(updated on February 20th 2021)

Pierre Hébert, recipient of the Albert-Tessier Quebec government award for cinema in 2004, of the Cinema Career Grant of the Art Council of Quebec in 21012 and, in 2019, of a honorary doctorate by the Emily Carr University of Art and Design, has been pursuing for 50 years his career as filmmaker, performer and visual artist. Self taugh, strongly influenced by animation film makers Norman McLaren and Len Lye, he directed his first films independently while he was still studying Anthropology at the University of Montreal. He worked at The National Film Board of Canada from 1965 until the end of 1999. Since then he continued his career as an independant artist and filmmaker. From 1996 to 1999, he was producer and director of the Animation/Youth studio of the French program of the NFB.

He was first known for his abstract experimental films dealing with perception phenomena ( Op hopOpus 3Around perception,Fundamentals of genetics ). Later, although he always kept an experimental approach, his films became more socially and politically involved (Entre chiens et loupMemories of war). Later, his work grew out of interdisciplinary projects ( Etienne et saraSongs and dances of the inanimate world – the subwayO Picasso-tableaux d’une surexpositionAdieu bipèdesLa Lettre d’amour ). From 1983, he started to take part in live performances with musicians (Jean Derome, Robert M. Lepage and René Lussier, Fred Frith and Bob Ostertag) and choreographers (Ginette Laurin, Rosalind Newman, Louise Bédard and Jean-Marc Matos) and most of his films of that period evolved from this multidisciplinary practice. He is now working on the «Places and Monuments» project in which he reassess his long time interest in a documentary approach and, by extension, in the relationship between animation and live action shooting. His recent works includes two video installations: Berlin – The Passage of Time, Places and Monuments-6, 2014 (of which there is also a web version)  and Cycling Utrecht, Places and Monuments-7, 2015 and two feature length films (Bazin’s film, Mount Fuji seen from a moving train).

Right from his first films, in 1962, Pierre Hébert has been experimenting with the animation technique of engraving images directly on 16mm or 35mm processed black film. In the eighties, he has developped a new type of performance involving “live” animation scratched directly on a film loop while it is rolling in a projector, usually associated with improvised music and occasionnally with dance. He was invited to perform in several New Music or Jazz festivals around the world. In the early 2000, he has expanded this live animation practice with the use of computers in the Living Cinema project along with composer Bob Ostertag. Later, he developped other performance projects involving several other musicians (Only the hand…, 40 Flies, Tropisms). Since 1917, along with his digital performances, he has resumed live scratched animation performances.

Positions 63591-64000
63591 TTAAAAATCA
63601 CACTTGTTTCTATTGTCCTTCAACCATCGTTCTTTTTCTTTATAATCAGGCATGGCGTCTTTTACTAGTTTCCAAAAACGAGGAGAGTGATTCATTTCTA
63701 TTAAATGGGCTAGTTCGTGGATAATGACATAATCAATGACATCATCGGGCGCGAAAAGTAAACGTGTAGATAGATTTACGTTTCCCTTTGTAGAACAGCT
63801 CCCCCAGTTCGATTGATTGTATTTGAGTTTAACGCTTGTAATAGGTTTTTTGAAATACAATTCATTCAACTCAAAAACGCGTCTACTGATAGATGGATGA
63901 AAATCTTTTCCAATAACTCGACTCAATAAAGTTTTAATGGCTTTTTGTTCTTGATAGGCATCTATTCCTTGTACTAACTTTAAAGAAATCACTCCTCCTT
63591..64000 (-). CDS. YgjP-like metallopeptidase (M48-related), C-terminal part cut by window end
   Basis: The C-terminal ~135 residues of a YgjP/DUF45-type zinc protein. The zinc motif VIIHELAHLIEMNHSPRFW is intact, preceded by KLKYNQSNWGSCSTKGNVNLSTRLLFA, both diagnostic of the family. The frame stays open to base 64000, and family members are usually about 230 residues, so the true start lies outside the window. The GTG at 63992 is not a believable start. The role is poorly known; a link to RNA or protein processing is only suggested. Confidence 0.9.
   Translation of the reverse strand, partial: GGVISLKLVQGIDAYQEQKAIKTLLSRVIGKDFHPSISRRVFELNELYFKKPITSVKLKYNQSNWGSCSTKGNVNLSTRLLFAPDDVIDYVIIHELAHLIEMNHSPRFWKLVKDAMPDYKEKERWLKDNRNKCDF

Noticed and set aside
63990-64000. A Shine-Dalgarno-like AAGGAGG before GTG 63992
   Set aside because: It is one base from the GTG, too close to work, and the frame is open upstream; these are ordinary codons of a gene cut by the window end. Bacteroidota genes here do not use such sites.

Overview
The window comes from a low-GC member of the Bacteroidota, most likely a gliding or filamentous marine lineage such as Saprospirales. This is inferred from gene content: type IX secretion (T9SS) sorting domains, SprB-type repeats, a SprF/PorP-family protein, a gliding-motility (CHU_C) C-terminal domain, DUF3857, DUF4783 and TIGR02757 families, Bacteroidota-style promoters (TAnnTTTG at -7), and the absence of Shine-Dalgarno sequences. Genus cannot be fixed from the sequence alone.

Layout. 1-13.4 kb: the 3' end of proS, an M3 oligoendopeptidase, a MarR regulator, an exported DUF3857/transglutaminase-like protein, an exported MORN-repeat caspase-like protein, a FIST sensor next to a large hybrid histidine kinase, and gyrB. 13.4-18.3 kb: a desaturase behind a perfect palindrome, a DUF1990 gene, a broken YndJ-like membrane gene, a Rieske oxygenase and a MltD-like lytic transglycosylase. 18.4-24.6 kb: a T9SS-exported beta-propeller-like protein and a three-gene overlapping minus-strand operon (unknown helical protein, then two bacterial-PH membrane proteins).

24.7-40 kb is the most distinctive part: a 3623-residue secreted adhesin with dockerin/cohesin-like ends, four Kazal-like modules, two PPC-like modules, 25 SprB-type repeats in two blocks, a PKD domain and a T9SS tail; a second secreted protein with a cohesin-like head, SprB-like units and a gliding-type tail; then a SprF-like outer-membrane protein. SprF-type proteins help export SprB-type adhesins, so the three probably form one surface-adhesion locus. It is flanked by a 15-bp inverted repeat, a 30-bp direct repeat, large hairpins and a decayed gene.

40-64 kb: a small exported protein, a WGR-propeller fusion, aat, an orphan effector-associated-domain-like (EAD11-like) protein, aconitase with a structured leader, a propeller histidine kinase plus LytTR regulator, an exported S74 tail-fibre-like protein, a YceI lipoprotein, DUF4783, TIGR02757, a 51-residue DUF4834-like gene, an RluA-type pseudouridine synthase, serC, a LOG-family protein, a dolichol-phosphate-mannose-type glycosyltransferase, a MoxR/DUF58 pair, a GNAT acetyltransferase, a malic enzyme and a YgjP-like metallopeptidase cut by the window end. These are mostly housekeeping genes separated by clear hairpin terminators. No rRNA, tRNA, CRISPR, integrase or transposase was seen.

Since 2009, he has been pursuing a production of drawings. Some (the series Tropisms and Inner Shields) have been exhibited at the ExCentris Cinema in Montreal, at Le Cercle in Quebec City and at the Musée-chateau de l’agglomération d’Annecy, in France, that has acquired several of the drawings for its permanent collection. In August 2014, he started the project Heads, Mail art on Facebook, that consist in posting one drawing of a head every day over a period of one year. In november 2017, a book version of this project was published in Paris (Têtes/Heads, Les Éditions de l’Œil).

From 1993 to 1995, he was president of La Cinémathèque québecoise, a film archive based in Montréal. He has also been teaching animation in various universities and writing for cinema and art magazines. He published three essays (L’Ange et l’automate, 1999, , in 2006, Corps, langage, technologie and, in 2021, Toucher au cinéma) In August 2010, he was granted an honorary professorship by the Emily Carr University of Art and Design in Vancouver. Since 2011, he is member of the board of the artist run video center Videographe, in Montreal. In 2018, he is awarded an Honorary Doctorate by the Emily Carr University of Art and Design.

Awards and important grants

  • 2018- Honorary Doctorate by the Emily Carr University of Art and Design in Vancouver.
  • 2017- Special career award from the Tehran International Animation Festival given by M. R. Karimi Saremi, director of the festival.
  • 2016- Production grant by Conseil des arts et des lettres du Québec for the film  «Le film de Bazin»
  • 2014- Best Canadian Animation Film award at Les Sommets du cinéma d’animation, in Montréal, for You look like me.
  • 2012- Cinema Career grant (100000$) given by CALQ (Art Council of Quebec) for pursuing the «Places and Monuments» project
  • 2011- Production grant by CALQ (Art Council of Quebec) for the film «Place Carnot-Lyon» (Places and Monuments-2)
  • 2005- Production grant by the Canada Council for the Arts for the film «Herqueville».
  • 2004- Albert Tessier award (Quebec Goverment award for cinema) for life time achievement
  • 2004- Conseil des arts et des lettres du Québec award for Between Science and Garbage.
  • 1997- AQCC/SODEC award for the best Quebec feature in 1996 for La Plante humaine.
  • 1997- Office des communications sociales cinema award for La Plante humaine.
  • 1993- AQEC/Olivieri award for the best theoritical writing on cinema.
  • 1988- First recipient of the Norman McLaren Heritage Award for life time achievement
  • 1987- Bessy Award (NewYork Dance and Performance Award) for the films in the dance show The Technology of Tears.
  • 1986- Melkweg Cinema Award for Reality Research (décerné par le Melkweg Cinema in Amsterdam) for life time achievement.
  • 1985- Best Quebec short film Award given by l’Association québécoise des cinéma to Songs and Dances of the unanimated world-the subway.


Here is a complete curriculum vitae.

Here is a short biography.